It’s important to follow the rules of road safety while driving at all times, and one of the main ones is not to drive while intoxicated. This goes for alcohol and other drugs, given that drugs apart from alcohol were involved in about 18% of motor vehicle fatalities. Getting a DWI can affect your lifestyle and career, and the following are five ways it can do so.

1. Inability to Work Due to Injury

When you drive while intoxicated, you’re not in the best state to make rational decisions behind the wheel and stay safe. Getting into an accident comes with a risk of suffering injuries whose degree varies. In fact, around the world, 1.25 million people die in road accidents annually. Between 20 to 50 million others sustain permanent disabilities or serious injuries every year as well. As such, you may very well end up unable to continue performing your designated duties at work. Depending on the extent of your injuries, this may be for a brief period or a lengthy one. During this time, work must go on and so your employer may be forced to find a replacement for you either on a temporary or part-time basis.

2. Potential Job Loss

When you get charged with DWI, you risk losing your job. This is especially the case if there are clauses around this in your contract. Different states have different regulations, as do different private employers. This means that even if your arrest is not publicized and does not impact your performance at work, they still let you go because you were charged for driving while intoxicated.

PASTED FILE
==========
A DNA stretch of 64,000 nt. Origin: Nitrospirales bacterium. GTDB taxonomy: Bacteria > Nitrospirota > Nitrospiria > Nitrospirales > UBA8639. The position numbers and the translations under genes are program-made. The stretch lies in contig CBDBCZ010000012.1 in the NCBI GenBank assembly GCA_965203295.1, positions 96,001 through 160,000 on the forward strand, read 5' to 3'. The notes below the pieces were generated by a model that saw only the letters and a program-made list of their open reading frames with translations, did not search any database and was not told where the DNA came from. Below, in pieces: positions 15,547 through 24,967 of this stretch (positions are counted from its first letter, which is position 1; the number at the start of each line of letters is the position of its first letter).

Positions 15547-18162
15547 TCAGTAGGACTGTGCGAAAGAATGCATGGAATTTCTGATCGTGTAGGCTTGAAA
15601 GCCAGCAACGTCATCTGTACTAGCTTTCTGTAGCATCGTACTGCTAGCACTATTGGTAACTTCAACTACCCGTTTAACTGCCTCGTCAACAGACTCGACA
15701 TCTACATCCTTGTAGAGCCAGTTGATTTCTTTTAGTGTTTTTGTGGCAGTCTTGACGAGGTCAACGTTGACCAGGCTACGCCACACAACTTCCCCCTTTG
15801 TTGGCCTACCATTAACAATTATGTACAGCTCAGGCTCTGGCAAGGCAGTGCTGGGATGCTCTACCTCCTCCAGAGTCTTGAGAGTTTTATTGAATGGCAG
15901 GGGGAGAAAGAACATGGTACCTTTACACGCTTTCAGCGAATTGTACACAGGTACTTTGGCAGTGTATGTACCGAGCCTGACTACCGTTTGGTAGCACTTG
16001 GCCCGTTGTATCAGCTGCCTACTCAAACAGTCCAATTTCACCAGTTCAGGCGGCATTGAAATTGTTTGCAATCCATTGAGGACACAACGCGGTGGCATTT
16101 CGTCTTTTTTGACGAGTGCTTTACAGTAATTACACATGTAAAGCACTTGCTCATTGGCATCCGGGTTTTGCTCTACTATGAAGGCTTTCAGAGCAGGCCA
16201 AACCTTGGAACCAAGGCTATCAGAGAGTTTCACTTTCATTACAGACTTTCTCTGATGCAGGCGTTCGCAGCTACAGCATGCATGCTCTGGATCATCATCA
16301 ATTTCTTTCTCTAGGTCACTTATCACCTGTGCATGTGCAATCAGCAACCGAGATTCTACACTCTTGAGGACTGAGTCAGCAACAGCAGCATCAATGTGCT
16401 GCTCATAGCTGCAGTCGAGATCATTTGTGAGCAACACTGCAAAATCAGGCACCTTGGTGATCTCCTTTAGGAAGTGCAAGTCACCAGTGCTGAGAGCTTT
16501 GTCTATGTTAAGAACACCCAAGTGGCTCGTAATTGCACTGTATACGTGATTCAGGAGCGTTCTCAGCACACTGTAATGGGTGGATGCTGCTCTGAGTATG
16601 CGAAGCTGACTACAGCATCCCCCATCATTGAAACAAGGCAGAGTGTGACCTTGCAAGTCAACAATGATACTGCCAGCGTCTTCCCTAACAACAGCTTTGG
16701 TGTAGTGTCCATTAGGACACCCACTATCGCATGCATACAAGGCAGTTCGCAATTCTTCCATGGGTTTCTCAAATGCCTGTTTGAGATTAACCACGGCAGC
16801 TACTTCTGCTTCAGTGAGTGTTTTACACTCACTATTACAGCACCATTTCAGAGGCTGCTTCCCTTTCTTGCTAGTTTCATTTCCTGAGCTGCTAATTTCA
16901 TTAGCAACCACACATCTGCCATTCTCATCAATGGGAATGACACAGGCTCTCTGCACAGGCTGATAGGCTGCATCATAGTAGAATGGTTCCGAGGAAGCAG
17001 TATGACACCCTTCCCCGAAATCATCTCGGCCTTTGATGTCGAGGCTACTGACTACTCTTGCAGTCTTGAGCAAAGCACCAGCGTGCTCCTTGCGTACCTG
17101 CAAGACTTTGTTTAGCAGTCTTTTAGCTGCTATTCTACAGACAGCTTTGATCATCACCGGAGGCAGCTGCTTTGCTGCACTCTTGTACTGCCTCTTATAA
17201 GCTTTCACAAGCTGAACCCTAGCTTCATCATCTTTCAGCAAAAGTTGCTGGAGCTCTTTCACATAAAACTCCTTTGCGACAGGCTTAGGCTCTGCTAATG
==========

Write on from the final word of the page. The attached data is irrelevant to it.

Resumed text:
3. Negative Effect on Job Performance

Getting a DWI can negatively impact your job performance due to related issues like stress. This will be compounded if your job has strict guidelines on performance, reputation, and its employees’ images in general. Certain industries pride themselves on having a team of professionals that projects a solid and upright image. Putting a mark on this image may see you miss out on otherwise beneficial employment. If you work as a professional machinist, for example, you could earn $90,000 or even more on average, so losing your job as a result of a DWI may not be worth it in the long term.

4. Decreased Prospects for Future Employability

Having a DWI stamped on your license can do a lot of harm to your future employment. Even if you have an easy time-making application for a new position, you may strike out when potential employers see the record of a DWI. If you’re in an industry like law, medicine, professional driving, public or government work, or are required to be licensed or work with children, many employees may associate your DWI with qualities that they generally don’t want their employees to have. This will make it hard for you to secure employment despite being qualified and experienced.

5. License Suspensions

Finally, one of the effects of being charged with a DWI is having your license suspended. These include professional licenses and driver’s licenses. For professional licenses, the governing body that handles licensing in your specific industry may revoke your license and cite failure to adhere to set standards. This alone would make it hard, if not impossible, to keep working in your current career. If it’s your driver’s license that gets suspended, you may have a hard time getting to and from work. The issue is worse in the case of work that requires you to drive, such as being a delivery or cab driver.

These effects that getting a DWI can have on your career make it not worth your while at all. Ensure that you maintain a lifestyle that’s not at odds with your career to avoid the risk of ending up on the wrong side and stunting your career with one blow.